Over the past several months, Williams Companies (NYSE:WMB) has unveiled several strategic initiatives to firm up its financial foundation. The company put a cap on that strategic transformation this week when its MLP, Williams Partners (NYSE: WPZ), announced a deal to sell its interest in a petrochemical plant for $2.1 billion. It's an agreement that significantly strengthens the financial profile of both companies, which gives investors further confidence in the sustainability of Williams' dividend and the viability of its growth plan.
Details on the deal
Last September, Williams Partners announced that it had initiated a process to explore the monetization of its 88.5% interest in the Geismar olefins plant in Louisiana. At the time, the company said it was open to both a sale of its stake in the facility or a long-term fee-for-service agreement. Either outcome would enable the company to reduce its exposure to commodity prices so it could focus on generating consistent cash flow from fee-based assets to support its distribution and Williams' dividend.
In the end, the company chose to accept an offer from NOVA Chemicals, which agreed to buy its stake in the facility for $2.1 billion. Further, NOVA signed a long-term fee-for-service agreement with Williams Partners, which will supply feedstock to the plant via its Bayou Ethane Pipeline. As such, the deal gives the company upfront cash and a steady cash flow stream.
How this will affect Williams' dividend
Williams Partners intends to use the cash infusion to pay off its $850 million term loan, with the balance going toward pre-funding future capital investments. That will enable the company to strengthen its credit profile and likely push its leverage ratio below 4.5 times debt to EBITDA, providing further support to its investment-grade credit rating. Meanwhile, with $2.1 billion to $2.8 billion in growth capital projects already lined up this year, Williams Partners shouldn't have any problem replacing the lost cash flow from Geismar since it can reinvest the money into its high-return projects that will deliver steadier cash flow. As a result, this transaction, when combined with a previous financial repositioning transaction with Williams Companies, further reduces Williams Partners' need for outside capital to finance future growth.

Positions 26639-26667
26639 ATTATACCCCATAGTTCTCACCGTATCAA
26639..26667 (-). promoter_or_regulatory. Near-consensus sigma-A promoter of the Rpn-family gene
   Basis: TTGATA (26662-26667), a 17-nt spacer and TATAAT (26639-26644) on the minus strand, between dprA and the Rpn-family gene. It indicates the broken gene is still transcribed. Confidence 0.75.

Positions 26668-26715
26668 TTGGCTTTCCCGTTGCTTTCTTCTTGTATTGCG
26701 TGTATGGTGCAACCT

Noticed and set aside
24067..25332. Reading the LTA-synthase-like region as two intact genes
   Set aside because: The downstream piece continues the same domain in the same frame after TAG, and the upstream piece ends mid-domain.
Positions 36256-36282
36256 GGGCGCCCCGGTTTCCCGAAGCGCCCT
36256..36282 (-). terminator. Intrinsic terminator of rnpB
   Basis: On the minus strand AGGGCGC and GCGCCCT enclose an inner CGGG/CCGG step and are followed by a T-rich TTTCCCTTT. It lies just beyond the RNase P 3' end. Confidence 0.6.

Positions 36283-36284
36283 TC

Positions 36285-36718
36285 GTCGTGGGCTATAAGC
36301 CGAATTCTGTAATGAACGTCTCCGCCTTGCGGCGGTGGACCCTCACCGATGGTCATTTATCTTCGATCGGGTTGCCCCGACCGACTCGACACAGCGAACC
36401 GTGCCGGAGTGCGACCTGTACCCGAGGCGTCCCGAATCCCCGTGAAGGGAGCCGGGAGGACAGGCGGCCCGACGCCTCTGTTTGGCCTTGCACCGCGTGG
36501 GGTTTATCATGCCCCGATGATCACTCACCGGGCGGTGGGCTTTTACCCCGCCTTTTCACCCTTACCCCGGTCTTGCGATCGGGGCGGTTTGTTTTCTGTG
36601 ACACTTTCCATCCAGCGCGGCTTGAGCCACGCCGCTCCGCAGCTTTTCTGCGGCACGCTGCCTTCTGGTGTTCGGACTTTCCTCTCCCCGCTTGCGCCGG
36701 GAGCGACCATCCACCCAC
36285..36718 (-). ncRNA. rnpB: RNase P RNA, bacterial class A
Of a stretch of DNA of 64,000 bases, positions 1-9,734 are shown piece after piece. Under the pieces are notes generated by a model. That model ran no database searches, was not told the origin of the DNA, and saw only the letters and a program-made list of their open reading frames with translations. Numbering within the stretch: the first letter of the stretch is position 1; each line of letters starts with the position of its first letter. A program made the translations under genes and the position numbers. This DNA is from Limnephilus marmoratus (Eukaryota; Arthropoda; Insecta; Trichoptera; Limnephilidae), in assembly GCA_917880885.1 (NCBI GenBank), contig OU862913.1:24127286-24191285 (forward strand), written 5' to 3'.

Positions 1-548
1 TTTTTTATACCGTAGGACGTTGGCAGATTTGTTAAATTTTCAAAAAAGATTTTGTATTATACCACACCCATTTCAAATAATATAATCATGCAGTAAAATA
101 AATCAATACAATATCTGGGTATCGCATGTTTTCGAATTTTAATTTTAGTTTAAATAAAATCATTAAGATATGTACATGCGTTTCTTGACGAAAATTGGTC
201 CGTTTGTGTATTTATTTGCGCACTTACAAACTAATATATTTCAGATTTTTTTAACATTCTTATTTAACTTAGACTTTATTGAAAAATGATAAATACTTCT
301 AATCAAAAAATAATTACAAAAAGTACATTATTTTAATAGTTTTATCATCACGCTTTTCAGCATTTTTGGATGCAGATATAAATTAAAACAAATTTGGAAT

The other thing this deal does is increase Williams Partners percentage of gross margin from fee-based sources from 93% to 97%, which is among the highest in the energy midstream industry. That gives the company clear visibility on future cash flow, providing further support for the dividend.
That combination of a strengthening financial foundation as well as enhanced cash flow visibility further supports the growth targets Williams announced earlier this year. These objectives were that Williams Partners would increase its distribution by 5% to 7% per year over the next several years, while maintaining at least a 1.1 times coverage ratio, which would enable Williams Companies to increase its dividend by 10% to 15% annually while also maintaining at least 1.1 times coverage. Both represent healthy income growth for investors.
This deal is great news for income investors. That's because it not only strengthens Williams' ability to maintain its high yield by further securing cash flow, but it gives the company's MLP the low-cost capital it needs to complete expansion projects. That increases the likelihood that the companies will meet growth expectations, potentially positioning them to deliver dividend growth toward the high end of the guidance range.